In some cases, a financial institution such as the payee institution 315 or the payer institution 314 may “push” pre-enrollment data to the enrollment and alias database 322. The payer institution 314, for example, may validate the payer 302 ahead of time. The payer institution 314 may do this ahead of time, because it knows the payer 302 and the payer's credit history and account balance information. After the payer 302 is enrolled in the system, the payer 302 may set up an appropriate alias or part of the alias to use the system. According to some embodiments, the alias set up the payer may constitute one part (e.g., a personal alias) of a multi-part alias while information identifying the financial institution (e.g., an issuer alias) may make up another part of a multi-part alias. In other embodiments, the payer may set up only one part of the alias (e.g., the personal alias) while the other part of the alias (e.g., the issuer alias) is set up by another entity (e.g., an issuer). The same may be true for the payee 306. Thus, in some embodiments, the payer 302 need not do anything to enroll and need only set up one or more parts of her payment alias.
In some embodiments, a financial institution such as the payee institution 315 or the payer institution 314 may push full enrollment data to the enrollment and alias database 322. An institution, such as a financial institution, may do this on a periodic basis or in real-time. The payer institution 314, for example, may allow the payer 302 to create an alias or part of the alias for their account on server computers and databases separate from the enrollment and alias database 322, the enrollment server computer 326, or the host site 324 represented in
In this example, the aliases created by Jane and John have different issuers (e.g., BankOne, and BankTwo). In
In embodiments of the invention, a number of alias parts may be used in addition to an issuer alias and a personal alias. Alias parts may include payment processing organization alias parts for the payment processing organization that operates the payment processing network An example of a service provider alias may be “myvisa” for a payment processing organization such as Visa.
In the next step 204, the server computer 326 checks the enrollment and alias database 322 to see if the requested alias (or alias part) is already being used by another payee or payer. If the requested alias already exists, then the payee 306 may be asked to provide another alias (step 212). Alternatively or additionally, the requested alias may only be rejected if the alias already exists with the financial institution of one of the accounts held by the payee 306. In some embodiments, financial institutions may have specific rules for accepting or rejecting aliases that will be associated with the financial institution. For example, some aliases may create an objectionable multi-part alias when combined with some financial institution identifier but not with other financial institution identifiers. Financial institutions can set up rules specific to their needs to help manage the aliases that are associated with financial institutions. In some embodiments, an alias may be rejected as already existing only if the aliases are associated with accounts held by the same financial institution.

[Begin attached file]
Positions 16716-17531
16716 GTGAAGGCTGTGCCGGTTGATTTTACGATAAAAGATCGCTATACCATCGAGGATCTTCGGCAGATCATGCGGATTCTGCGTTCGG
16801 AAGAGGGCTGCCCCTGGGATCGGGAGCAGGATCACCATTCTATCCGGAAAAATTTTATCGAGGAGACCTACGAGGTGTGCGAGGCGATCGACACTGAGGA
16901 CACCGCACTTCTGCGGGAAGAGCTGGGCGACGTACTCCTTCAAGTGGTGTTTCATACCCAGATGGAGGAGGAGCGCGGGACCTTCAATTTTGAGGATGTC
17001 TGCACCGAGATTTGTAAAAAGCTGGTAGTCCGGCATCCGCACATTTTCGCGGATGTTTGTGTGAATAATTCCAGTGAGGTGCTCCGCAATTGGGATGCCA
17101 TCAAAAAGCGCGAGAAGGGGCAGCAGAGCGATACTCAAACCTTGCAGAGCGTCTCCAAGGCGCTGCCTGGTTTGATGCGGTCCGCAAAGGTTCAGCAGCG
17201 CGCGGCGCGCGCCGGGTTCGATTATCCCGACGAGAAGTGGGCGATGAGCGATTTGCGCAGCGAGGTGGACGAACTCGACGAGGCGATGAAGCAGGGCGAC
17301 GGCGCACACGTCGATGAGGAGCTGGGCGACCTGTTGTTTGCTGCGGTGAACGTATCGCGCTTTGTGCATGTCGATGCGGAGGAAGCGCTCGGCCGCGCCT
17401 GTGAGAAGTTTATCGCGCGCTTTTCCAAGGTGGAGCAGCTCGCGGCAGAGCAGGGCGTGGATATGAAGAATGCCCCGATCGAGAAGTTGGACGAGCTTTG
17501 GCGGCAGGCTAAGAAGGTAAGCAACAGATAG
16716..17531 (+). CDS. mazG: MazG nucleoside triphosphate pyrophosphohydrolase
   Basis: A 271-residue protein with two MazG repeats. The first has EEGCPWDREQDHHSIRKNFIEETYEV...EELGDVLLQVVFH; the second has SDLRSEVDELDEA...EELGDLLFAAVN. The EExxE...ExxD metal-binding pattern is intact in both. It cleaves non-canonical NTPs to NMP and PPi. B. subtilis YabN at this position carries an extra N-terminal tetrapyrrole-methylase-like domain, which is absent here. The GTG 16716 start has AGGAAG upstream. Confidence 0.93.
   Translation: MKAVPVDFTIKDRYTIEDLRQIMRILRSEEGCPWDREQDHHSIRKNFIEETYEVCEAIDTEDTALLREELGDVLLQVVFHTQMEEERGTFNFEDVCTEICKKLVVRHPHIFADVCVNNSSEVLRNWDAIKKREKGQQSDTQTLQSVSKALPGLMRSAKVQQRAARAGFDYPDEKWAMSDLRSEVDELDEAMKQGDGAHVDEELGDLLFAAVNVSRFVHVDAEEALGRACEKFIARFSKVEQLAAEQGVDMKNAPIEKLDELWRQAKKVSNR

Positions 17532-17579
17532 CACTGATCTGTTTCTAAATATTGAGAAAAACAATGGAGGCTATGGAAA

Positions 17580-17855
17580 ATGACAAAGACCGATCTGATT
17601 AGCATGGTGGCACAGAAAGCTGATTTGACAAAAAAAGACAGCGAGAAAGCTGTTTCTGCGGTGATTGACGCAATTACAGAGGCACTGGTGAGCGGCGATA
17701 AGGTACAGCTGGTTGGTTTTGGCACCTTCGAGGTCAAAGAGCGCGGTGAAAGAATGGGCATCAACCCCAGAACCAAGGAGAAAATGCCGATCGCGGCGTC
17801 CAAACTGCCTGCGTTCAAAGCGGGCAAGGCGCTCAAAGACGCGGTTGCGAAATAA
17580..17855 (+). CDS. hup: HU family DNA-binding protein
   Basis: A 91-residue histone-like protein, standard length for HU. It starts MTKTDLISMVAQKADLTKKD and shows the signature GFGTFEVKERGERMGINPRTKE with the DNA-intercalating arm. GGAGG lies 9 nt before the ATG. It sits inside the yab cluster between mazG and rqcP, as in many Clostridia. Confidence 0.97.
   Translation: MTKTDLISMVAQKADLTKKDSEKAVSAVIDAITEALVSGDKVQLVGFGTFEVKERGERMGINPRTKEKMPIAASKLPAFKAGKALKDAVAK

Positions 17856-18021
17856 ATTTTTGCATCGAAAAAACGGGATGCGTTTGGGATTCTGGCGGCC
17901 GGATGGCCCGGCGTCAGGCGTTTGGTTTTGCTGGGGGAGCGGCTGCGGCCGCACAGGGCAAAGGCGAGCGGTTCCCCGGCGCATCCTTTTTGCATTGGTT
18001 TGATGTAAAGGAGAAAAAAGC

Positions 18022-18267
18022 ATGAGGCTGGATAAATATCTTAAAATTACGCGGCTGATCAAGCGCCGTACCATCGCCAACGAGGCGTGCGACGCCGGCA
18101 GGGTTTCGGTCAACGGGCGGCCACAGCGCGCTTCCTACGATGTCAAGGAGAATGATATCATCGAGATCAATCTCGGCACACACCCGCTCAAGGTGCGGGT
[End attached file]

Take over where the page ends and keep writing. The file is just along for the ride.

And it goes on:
If the alias (or part thereof) has not been previously registered, then the server computer 326 may register the requested alias for the payee 208. This information may be stored in the enrollment and alias database 322. Once the alias has been registered for the payee 306, the payment processing organization may begin allowing the payee to receive payments made using the alias (step 210). The alias may comprise a first part that corresponds to a personal alias and a second part that corresponds to an issuer alias. In the enrollment and alias database 322, the first part of the alias may be mapped to the payee's (or payor's) account number (which is in turn linked to the payee's name and address. In some embodiments, information from the enrollment and alias database 322 may then be forwarded to the appropriate financial institution so that the financial institution is aware of the created alias and can better track the aliases associated with accounts managed by the financial institution.
This method and other related embodiments of the invention allow for efficient cross-institution payments to be made, by uniquely identifying an individual, business, financial institution, etc., via an alias. The aliases may be associated with many accounts or services operated by an individual or entity, if desired. In some embodiments, the various aliases can be registered for a fee, and consumers may be charged a registration and renewal fee for using certain aliases. Other embodiments may provide the enrollment and alias database as a free service, or charge only certain classes of entities (e.g. charge only payees, or for-profit corporations).
III. Payment Methods
A payer 302 then uses the first consumer device 304 and sends a payment request message to the payment processing network 310 and the payment processing network 310 receives the payment request message (step 104). The payment request message comprises at least a payment amount and an alias. The alias may further comprise more than one part, such as personal alias and an issuer alias.
As noted above, the payment request message may take a variety of different forms. For example, the payment request message could be in the form of an SMS message. The request could also come in the form of an email, or a voice interaction with an IVR unit. The request could also be made via a software application on the phone, which sends one or more network packets containing the request data.